According to the website, the Latvian pirate song “is a story about the historical endeavours of our ancestors, and tells of their backbreaking lives, rebellious spirit, freedom, masculinity and tenderness while showing their patriotism and love for the planet earth, and an unquenchable thirst for adventure.”
We have the first ever Eurovision entries from San Marino and Azerbaijan this time round.
Here’s San Marino, with “Complice” by Miodio:
Here’s Azerbaijan, with “Day after day” by Elnur HÃ¼seynov:
Be aware that it’s possible that neither of these songs will get beyond this week’s semi-final stage.
I asked my friend Dan, who is an expert on (i) political philosophy concerning the rectification of historic injustice and (ii) pop music, and he reckons that Cliff Richard is the victim of historic injustice, having been cheated by Spanish fascists out of the 1968 Eurovision title that was rightfully his. I’m still not altogether clear who owes what, if anything, to whom. I was rather hoping we might blame Ruth Kelly, owing to her Opus Dei connections, but some people around me seem to think that’s a bit too tangential, all things considered.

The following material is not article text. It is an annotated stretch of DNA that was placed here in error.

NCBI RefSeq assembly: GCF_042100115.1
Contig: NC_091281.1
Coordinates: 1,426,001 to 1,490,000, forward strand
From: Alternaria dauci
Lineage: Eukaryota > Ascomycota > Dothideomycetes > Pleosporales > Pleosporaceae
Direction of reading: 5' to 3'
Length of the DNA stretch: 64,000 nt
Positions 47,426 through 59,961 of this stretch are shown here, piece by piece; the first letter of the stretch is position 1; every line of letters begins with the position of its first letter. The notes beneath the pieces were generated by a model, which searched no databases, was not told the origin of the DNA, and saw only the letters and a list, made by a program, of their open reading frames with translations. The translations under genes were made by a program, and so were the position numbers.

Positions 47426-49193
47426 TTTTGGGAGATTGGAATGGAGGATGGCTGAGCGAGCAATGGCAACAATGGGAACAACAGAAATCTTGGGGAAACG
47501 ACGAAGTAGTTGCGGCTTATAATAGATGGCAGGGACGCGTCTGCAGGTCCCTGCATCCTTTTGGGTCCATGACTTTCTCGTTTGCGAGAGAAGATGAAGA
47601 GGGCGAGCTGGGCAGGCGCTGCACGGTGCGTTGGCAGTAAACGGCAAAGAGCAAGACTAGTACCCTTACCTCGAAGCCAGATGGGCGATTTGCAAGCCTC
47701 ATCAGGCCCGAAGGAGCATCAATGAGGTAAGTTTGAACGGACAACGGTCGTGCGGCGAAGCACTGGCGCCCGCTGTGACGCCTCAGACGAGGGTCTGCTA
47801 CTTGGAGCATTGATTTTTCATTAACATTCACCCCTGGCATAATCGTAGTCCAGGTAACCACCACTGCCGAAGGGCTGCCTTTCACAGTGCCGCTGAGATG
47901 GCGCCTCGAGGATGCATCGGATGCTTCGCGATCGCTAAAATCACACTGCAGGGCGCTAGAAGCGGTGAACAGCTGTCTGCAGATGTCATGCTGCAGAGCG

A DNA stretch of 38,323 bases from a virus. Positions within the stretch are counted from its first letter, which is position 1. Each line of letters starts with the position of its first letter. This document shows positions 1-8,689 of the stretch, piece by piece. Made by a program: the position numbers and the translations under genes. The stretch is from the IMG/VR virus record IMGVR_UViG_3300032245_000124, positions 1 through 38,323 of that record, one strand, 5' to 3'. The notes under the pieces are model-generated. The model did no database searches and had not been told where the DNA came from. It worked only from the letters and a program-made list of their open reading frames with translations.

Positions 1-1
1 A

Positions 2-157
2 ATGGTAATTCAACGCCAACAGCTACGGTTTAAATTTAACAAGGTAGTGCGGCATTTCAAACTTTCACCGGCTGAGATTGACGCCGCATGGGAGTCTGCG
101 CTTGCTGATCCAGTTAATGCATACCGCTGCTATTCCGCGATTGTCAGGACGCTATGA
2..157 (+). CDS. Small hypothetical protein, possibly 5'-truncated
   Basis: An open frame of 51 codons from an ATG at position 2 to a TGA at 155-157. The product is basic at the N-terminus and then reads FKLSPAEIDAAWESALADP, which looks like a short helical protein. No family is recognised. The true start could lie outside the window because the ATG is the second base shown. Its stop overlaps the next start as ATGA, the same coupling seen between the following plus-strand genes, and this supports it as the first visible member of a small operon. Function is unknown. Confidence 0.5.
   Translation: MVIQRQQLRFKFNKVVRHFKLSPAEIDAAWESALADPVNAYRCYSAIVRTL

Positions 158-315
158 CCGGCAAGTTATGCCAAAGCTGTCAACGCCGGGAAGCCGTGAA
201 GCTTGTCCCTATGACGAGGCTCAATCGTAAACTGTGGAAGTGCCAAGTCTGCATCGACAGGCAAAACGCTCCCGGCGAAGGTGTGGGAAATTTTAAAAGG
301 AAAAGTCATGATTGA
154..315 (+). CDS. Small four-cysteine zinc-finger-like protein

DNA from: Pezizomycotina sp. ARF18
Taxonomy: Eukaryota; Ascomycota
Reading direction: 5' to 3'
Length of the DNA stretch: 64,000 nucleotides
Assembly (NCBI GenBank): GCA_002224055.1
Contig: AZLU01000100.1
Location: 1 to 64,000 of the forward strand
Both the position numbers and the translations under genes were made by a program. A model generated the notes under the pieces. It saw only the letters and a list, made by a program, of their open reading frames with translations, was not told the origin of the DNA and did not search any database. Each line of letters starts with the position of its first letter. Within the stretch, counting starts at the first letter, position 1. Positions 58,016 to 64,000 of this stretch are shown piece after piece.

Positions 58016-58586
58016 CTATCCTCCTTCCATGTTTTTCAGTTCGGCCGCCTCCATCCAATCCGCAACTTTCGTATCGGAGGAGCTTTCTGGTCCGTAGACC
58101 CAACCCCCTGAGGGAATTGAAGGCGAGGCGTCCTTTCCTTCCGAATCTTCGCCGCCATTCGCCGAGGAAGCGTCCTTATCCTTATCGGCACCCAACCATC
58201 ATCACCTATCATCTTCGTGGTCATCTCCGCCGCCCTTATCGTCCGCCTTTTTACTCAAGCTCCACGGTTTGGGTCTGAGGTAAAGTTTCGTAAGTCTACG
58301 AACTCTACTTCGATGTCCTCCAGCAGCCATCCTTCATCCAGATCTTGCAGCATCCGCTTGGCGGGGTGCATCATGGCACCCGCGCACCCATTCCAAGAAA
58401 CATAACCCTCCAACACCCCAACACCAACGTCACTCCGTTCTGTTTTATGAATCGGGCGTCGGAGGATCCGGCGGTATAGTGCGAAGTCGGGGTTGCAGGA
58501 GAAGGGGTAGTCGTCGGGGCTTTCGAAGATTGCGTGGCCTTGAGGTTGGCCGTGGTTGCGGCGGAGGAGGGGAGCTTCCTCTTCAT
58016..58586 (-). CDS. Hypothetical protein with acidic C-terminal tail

“There were many early attempts to record synchronous sound, though all too often the accompanying discs have been lost even if the image track survives. The 1907 films contained a few such, but one, La Marseillaise, had its singer’s original voice, remarkably clear and perfectly synchronized. The result was an unusually poignant and vivid sense of a link to a hundred-year-old performance, an immediacy that went beyond what most silent films can convey, wonderful though they might be.